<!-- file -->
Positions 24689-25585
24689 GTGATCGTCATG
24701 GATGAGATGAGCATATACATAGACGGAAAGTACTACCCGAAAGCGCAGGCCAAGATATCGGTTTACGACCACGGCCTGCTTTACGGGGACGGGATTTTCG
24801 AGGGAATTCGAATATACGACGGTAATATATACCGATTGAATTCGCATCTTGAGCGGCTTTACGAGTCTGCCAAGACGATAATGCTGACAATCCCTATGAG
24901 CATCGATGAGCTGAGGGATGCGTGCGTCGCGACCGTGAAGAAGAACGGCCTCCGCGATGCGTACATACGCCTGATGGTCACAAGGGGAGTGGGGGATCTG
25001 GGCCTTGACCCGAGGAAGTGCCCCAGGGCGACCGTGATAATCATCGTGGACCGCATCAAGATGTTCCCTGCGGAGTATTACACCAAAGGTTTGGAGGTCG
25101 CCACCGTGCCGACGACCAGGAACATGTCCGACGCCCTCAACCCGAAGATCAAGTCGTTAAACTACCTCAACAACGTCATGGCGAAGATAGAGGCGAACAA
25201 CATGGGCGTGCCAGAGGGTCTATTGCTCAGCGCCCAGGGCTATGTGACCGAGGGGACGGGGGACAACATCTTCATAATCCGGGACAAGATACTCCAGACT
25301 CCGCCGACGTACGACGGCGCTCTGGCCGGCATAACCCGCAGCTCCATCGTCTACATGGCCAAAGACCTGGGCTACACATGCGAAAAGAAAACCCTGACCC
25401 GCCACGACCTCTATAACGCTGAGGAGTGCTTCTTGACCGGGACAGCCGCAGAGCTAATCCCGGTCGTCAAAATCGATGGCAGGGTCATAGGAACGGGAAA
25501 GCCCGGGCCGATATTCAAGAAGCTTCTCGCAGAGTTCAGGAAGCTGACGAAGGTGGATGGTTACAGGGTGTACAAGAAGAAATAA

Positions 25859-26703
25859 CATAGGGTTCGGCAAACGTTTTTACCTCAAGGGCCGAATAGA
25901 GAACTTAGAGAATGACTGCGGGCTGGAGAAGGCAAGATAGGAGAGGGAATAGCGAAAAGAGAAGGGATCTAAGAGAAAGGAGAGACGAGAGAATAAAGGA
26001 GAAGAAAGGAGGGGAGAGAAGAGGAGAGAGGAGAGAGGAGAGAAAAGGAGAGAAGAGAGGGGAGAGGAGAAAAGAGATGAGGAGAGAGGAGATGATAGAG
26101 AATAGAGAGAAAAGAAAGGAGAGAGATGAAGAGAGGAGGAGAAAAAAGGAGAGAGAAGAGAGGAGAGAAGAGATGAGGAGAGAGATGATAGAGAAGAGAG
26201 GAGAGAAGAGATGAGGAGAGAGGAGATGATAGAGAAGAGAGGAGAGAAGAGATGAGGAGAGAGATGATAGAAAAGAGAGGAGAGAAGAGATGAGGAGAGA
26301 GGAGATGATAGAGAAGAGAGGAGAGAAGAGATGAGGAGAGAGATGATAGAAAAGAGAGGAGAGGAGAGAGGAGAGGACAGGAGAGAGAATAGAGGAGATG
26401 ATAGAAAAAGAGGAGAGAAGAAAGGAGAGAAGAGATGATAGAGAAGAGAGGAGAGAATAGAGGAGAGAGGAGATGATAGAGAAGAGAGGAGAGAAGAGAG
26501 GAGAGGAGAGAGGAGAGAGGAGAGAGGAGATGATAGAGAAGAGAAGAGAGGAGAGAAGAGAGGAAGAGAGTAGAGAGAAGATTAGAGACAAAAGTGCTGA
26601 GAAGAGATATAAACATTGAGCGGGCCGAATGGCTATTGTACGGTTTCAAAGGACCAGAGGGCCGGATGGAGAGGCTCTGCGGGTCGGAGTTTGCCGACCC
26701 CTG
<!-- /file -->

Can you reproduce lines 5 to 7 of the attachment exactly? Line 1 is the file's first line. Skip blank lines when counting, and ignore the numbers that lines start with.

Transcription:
24901 CATCGATGAGCTGAGGGATGCGTGCGTCGCGACCGTGAAGAAGAACGGCCTCCGCGATGCGTACATACGCCTGATGGTCACAAGGGGAGTGGGGGATCTG
25001 GGCCTTGACCCGAGGAAGTGCCCCAGGGCGACCGTGATAATCATCGTGGACCGCATCAAGATGTTCCCTGCGGAGTATTACACCAAAGGTTTGGAGGTCG
25101 CCACCGTGCCGACGACCAGGAACATGTCCGACGCCCTCAACCCGAAGATCAAGTCGTTAAACTACCTCAACAACGTCATGGCGAAGATAGAGGCGAACAA